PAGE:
The Thai Language
The Thai Language has a reputation as being one of the most difficult languages to learn in the world. Actually, the core principles of the Thai language can be learned quickly and measurable progress can be made with a support of good Thai Language Teachers.
Thai, which is sometimes referred to as Siamese, is part of the Thai language family. The languages in this family belong to the much larger Austric language group sharing links to Khumar (Cambodian) and Indian Sanskrit. The written Thai Alphabet was introduced by the third Sukothai period king, Ramkamhaeng, in 1283. This writing system has undergone little change since its introduction, so inscriptions from the Sukothai era can be read by modern Thai readers. The Thai Alphabet is based on Indian Pali, Sanskrit and also includes a large number of Mon and Khumer words.
Vowels are written above, below, before and after consonants so that they modify the consonants. There is no upper case in Thai language and hardly any grammar. This means that there are no plurals or tenses. A past tense or future tense is easily identified by adding extra words in the sentence.
It is not at all difficult to learn Thai language though many might find it difficult to learn the Thai alphabet in the beginning. However, with practice at a good Thai Language School you will realize that the language can be easily learned and you will be able to figure out for example when when a word ends and a new word begins!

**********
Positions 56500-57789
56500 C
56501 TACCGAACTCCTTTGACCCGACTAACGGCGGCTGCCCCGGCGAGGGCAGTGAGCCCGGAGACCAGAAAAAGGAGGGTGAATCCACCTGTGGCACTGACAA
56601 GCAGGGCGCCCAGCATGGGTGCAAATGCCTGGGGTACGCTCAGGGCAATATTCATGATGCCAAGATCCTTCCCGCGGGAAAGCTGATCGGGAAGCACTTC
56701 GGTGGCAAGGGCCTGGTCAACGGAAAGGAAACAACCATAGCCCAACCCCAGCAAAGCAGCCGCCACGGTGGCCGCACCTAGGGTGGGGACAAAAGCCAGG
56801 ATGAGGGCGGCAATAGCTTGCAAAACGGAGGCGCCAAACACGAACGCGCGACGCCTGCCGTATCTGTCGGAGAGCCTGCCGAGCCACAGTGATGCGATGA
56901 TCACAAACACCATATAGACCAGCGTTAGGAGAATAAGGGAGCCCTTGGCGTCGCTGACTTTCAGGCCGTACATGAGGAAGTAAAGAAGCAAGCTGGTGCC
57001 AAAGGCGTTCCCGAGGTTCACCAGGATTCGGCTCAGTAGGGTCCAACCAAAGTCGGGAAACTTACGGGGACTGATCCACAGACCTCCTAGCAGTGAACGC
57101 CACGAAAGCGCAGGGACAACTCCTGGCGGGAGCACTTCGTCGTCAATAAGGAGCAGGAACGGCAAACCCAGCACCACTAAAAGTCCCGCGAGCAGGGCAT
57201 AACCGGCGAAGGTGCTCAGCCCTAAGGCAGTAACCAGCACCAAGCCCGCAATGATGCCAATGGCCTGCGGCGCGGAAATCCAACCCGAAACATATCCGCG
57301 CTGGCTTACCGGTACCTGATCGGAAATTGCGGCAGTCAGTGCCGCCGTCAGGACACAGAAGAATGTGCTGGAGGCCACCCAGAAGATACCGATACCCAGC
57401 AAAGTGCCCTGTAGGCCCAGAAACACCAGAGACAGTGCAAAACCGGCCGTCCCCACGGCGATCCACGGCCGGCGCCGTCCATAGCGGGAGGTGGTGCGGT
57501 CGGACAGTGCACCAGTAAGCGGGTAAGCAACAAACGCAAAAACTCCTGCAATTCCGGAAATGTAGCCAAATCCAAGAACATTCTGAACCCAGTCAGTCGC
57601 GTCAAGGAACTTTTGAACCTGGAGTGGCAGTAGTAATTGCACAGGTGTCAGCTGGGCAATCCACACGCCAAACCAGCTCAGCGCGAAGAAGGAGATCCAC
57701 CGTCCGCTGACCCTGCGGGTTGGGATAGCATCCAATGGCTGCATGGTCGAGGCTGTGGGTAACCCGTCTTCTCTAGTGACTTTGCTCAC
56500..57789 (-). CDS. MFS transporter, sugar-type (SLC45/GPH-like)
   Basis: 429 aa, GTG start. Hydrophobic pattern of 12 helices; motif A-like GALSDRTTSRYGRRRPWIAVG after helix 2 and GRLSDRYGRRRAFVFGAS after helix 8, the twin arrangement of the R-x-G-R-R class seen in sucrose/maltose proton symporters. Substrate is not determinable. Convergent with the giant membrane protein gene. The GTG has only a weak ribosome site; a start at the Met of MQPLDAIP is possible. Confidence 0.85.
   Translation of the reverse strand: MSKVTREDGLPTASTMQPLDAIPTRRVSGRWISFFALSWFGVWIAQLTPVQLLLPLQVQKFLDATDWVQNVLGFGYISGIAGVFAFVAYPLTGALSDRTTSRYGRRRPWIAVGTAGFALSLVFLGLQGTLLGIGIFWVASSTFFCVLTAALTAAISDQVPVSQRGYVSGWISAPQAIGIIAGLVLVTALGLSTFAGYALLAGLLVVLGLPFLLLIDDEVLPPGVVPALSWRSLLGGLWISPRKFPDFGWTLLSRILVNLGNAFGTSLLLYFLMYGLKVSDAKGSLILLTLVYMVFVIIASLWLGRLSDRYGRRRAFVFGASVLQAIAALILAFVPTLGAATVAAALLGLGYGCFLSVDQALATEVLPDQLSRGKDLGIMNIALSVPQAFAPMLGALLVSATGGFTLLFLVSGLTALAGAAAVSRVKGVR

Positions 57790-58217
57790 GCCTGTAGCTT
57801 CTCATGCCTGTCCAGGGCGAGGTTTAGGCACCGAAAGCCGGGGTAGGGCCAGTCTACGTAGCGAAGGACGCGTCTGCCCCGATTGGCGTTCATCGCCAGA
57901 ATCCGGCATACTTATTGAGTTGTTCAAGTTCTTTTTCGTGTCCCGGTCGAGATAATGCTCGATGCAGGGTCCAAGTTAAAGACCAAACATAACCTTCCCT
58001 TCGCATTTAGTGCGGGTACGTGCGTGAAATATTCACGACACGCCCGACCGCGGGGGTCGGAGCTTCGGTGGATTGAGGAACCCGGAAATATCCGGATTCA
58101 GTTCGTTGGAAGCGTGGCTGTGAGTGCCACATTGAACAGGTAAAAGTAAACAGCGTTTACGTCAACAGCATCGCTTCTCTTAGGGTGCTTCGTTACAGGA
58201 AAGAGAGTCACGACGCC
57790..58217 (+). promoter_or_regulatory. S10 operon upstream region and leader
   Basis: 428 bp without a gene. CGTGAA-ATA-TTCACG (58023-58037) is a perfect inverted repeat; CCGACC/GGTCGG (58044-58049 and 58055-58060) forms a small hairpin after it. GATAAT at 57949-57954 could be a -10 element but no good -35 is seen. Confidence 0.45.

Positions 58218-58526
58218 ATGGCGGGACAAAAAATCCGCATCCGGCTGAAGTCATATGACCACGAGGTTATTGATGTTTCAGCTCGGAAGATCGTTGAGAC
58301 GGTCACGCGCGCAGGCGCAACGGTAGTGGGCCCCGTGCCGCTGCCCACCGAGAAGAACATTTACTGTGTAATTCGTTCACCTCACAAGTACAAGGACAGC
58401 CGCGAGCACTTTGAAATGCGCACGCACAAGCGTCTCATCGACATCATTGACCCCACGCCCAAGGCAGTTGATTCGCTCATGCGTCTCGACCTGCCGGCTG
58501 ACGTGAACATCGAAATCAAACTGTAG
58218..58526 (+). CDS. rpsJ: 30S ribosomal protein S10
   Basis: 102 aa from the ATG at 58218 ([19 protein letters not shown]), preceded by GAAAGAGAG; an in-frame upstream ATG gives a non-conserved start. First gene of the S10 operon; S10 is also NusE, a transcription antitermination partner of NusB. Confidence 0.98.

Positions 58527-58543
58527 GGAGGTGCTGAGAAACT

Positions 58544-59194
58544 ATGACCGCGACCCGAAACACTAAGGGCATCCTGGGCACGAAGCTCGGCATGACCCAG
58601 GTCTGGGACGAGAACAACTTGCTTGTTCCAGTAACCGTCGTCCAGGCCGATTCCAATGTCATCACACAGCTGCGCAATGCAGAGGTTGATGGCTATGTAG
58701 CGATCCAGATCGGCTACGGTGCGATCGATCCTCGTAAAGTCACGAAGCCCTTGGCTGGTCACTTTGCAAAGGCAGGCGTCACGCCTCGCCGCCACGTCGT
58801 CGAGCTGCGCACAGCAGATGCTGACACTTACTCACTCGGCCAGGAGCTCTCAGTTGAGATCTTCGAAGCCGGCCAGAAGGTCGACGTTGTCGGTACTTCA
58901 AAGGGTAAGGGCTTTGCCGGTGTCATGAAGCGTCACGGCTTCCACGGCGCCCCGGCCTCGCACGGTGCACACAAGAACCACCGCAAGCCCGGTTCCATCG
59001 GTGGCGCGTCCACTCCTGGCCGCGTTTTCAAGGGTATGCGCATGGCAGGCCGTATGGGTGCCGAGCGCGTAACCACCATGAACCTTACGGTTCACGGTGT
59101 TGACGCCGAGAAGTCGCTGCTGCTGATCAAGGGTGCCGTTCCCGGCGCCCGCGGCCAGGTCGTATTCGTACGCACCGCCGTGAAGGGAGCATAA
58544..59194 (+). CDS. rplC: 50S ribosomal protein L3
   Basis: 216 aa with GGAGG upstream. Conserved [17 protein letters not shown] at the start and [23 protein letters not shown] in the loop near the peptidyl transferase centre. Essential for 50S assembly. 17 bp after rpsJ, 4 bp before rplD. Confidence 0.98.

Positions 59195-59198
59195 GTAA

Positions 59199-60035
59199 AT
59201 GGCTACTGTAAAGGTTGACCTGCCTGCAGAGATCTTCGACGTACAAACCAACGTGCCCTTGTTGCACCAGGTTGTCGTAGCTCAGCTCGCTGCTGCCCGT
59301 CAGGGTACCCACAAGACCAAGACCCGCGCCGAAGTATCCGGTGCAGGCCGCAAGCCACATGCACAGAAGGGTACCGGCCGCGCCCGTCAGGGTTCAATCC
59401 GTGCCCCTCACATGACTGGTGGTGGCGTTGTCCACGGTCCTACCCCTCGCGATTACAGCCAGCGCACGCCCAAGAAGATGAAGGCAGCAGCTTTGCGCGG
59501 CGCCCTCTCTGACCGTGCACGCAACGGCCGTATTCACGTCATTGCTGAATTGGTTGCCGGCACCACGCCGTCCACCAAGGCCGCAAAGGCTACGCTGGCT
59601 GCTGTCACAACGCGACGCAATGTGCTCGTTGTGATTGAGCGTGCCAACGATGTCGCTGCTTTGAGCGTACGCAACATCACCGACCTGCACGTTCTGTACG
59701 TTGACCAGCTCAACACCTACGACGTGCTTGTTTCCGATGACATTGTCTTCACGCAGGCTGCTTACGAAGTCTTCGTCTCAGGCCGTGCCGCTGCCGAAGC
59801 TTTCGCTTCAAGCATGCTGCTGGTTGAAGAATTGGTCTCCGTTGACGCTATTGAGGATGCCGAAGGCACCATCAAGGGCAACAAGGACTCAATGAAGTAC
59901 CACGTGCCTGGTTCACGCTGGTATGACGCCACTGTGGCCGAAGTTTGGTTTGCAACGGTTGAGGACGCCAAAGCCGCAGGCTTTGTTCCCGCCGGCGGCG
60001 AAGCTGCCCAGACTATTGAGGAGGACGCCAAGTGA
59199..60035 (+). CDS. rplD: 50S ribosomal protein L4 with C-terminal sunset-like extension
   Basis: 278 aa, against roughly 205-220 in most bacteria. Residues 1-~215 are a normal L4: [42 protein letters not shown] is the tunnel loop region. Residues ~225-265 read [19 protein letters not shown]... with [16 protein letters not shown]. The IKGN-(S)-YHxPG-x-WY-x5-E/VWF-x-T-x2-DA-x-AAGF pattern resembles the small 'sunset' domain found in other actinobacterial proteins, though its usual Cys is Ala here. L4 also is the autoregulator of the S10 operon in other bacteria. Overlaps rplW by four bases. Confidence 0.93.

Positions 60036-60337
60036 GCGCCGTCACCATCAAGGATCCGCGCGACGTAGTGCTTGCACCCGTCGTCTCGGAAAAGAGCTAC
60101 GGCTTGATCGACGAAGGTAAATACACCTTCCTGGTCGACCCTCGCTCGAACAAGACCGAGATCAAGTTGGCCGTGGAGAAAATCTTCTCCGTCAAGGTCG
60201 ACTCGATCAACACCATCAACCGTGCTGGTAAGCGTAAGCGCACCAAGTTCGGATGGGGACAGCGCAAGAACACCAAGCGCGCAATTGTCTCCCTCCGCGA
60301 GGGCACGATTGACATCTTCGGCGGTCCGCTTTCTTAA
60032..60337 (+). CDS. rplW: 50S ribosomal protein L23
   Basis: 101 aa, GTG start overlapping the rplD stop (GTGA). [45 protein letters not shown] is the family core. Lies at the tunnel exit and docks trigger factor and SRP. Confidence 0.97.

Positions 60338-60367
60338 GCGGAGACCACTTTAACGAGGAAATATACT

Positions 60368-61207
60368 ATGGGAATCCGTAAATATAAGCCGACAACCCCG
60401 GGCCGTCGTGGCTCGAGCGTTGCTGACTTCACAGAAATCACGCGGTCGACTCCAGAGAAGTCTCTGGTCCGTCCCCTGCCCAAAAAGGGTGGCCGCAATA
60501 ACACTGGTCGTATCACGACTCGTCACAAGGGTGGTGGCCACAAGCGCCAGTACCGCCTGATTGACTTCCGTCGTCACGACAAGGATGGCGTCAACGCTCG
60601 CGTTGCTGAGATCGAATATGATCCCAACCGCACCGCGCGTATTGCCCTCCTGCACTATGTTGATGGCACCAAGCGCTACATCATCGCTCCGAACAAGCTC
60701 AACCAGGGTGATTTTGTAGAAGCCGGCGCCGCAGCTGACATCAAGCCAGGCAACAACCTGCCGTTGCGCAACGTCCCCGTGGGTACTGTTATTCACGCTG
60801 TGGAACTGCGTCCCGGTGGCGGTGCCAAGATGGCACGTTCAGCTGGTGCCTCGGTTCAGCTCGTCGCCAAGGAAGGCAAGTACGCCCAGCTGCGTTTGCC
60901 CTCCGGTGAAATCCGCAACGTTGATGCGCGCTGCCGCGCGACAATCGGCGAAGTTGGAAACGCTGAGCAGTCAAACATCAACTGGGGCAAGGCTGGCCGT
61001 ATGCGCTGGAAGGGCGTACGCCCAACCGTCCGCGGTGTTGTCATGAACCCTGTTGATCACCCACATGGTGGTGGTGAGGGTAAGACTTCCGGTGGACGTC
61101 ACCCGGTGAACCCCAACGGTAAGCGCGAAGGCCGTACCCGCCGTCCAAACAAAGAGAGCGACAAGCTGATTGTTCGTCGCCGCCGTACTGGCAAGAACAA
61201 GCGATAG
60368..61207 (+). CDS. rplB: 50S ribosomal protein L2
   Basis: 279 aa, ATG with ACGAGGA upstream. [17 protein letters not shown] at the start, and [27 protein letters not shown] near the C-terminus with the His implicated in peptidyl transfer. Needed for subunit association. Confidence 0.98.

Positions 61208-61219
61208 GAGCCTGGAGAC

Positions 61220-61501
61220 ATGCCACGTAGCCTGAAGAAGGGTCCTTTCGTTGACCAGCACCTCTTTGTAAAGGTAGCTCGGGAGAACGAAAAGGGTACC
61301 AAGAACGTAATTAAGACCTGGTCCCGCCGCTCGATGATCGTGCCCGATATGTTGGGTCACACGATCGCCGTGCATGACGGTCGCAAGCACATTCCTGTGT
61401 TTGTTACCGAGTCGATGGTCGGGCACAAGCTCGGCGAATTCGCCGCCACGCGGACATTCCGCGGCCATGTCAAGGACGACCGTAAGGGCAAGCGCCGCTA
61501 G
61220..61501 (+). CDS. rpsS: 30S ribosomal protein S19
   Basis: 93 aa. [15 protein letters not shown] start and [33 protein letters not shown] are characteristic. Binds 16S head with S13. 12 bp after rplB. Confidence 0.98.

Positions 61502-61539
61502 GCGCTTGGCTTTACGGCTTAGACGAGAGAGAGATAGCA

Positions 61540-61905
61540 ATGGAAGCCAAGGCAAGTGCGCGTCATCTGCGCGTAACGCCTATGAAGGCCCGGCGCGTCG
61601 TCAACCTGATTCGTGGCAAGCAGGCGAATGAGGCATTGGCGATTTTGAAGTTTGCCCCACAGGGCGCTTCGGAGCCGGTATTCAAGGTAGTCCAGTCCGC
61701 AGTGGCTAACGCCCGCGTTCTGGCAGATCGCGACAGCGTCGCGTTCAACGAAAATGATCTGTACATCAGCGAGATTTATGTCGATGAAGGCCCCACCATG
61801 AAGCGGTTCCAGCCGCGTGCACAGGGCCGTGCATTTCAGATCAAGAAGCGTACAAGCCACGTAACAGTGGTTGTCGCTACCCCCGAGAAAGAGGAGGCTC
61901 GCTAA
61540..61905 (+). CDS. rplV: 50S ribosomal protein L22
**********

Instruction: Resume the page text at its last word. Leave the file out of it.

Thai is a tonal language based on 5 tones. This means one word can have 5 different meanings depending on the tone spoken to deliver the word. Meaning of a word can change depending on the tone used. Thai Pronunciation is precise and a challenge to foreigners who are not used to this.
If your tone is wrong, you will not be understood by anyone. You will in many circumstances be saying another word! That is why when learning the language you should pay special attention to the different tones. In Thai language there are five tones — mid tone, high tone, low tone, rising tone and falling tone. This can initially seem a little difficult to master but with practice with your Thai language teacher and some careful listening this can be mastered.
Because learning Thai is so alien to most farang we highly recommend learning Thai on a one to one basis at a good Thai Language School certainly to start with. If you are to learn to speak clearly and confidently you will require a lot of Thai language teachers’ support initially.
Take a no obligation trial lesson and start to Learn Thai Online or at our Language School in Bangkok. We can help you master this beautiful language with confidence with lessons online, at our school or a location of your choice. About 80% of our students rebook – see what they say about us.
For more Thai language resources please either look at our Learn Thai Free section or follow links to our other sites below: